The Chairman of Murray Goulburn Co-operative Co. Limited (MG), Philip Tracy, today announced that the Board of Directors has appointed Ari Mervis as the new Chief Executive Officer and Managing Director of MG and MG Responsible Entity Limited.
He will commence on Monday, 13 February 2017. Commenting on the appointment of Mr Mervis, Mr Tracy highlighted the Board’s desire for MG’s incoming Chief Executive Officer (CEO) to possess extensive operations and consumer goods experience.
“After a comprehensive international search, the Board unanimously agreed that Ari was the ideal choice to lead MG at this critical juncture in its history. We are delighted to have secured a candidate with a proven track record of delivering results and operational success across multiple geographies,” Tracy said.
Mervis’ career with SABMiller, the world’s second largest brewer, began in 1989 and included senior positions in South Africa, Swaziland, Russia and Hong Kong. In his most recent capacity, Mervis was Managing Director of SABMiller in the Asia Pacific and CEO of Carlton & United Breweries in Melbourne, with responsibility for overseeing businesses across Asia Pacific including China, India, Vietnam, South Korea and Australia.
“I am extremely pleased to be joining MG and see it as an enormous privilege to lead such an iconic business that plays an important role in the daily lives and livelihoods of so many Australians,” Mervis said.
“Murray Goulburn is a great company, with a long and proud history. I am looking forward to partnering with MG’s dairy farmers, employees, customers and stakeholders to restore this great Australian co-operative, as we adapt to the challenges and opportunities facing the dairy industry globally.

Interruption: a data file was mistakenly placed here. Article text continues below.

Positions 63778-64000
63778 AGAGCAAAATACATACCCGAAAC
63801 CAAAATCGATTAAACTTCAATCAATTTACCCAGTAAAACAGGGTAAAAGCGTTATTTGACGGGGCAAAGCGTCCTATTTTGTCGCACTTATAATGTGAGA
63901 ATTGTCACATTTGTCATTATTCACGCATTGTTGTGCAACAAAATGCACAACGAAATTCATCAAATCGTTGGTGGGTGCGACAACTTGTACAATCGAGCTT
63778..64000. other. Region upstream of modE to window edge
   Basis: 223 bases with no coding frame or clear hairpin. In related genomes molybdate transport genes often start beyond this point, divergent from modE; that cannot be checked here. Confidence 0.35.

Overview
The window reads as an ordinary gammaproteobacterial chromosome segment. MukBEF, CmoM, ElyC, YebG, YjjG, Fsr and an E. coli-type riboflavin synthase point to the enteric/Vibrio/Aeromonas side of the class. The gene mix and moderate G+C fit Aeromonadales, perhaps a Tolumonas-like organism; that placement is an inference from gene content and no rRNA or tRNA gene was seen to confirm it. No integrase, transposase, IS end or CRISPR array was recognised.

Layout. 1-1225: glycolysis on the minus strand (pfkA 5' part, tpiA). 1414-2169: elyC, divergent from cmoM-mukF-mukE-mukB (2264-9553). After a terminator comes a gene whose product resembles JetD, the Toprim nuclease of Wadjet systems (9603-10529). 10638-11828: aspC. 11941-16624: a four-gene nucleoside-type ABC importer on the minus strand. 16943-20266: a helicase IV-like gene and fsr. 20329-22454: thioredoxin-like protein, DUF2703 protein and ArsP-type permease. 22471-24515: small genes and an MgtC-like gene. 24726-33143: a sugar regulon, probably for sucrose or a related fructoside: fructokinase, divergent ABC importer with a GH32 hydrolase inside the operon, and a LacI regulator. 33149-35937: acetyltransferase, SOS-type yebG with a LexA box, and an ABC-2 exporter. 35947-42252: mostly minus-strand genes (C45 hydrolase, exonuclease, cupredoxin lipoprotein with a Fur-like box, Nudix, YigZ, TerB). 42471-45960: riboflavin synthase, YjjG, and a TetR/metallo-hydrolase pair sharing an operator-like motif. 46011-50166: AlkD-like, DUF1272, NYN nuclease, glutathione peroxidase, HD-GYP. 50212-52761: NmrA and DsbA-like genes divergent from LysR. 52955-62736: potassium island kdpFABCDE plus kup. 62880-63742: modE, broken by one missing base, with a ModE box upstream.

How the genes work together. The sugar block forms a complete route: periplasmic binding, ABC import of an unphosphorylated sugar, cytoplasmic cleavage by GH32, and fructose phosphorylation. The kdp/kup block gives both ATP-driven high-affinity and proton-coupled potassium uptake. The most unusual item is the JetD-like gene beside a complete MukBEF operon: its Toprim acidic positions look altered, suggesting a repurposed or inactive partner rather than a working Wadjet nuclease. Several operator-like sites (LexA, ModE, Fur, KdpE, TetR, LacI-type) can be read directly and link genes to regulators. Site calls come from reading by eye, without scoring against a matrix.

“I look forward to working with the Board and Executive Leadership Team to ensure we strengthen MG’s position as Australia’s leading dairy company,” Mervis commented. In making the announcement Mr Tracy paid tribute to interim Chief Executive Officer, David Mallinson.
“As interim CEO, David has led MG with conviction and discipline during an exceptionally challenging period, focussing on the twin priorities of MG’s value-add strategy and achieving significant cost efficiencies to support stronger farmgate milk pricing for MG’s suppliers,” Tracy said.
Twinings has released a new blend, Twinings Morning Tea, created by Master Tea Blender Philippa Thacker and 10th generation Twining, Stephen Twining, due to hit shelves late January 2017.
“Speaking with dozens of Australian women during my recent tour around Australia, I discovered what women really wanted from a cup of tea was refreshment, and this was the inspiration for creating the new, Twinings Morning Tea said Ms Philippa Thacker, Twinings Master Tea Blender.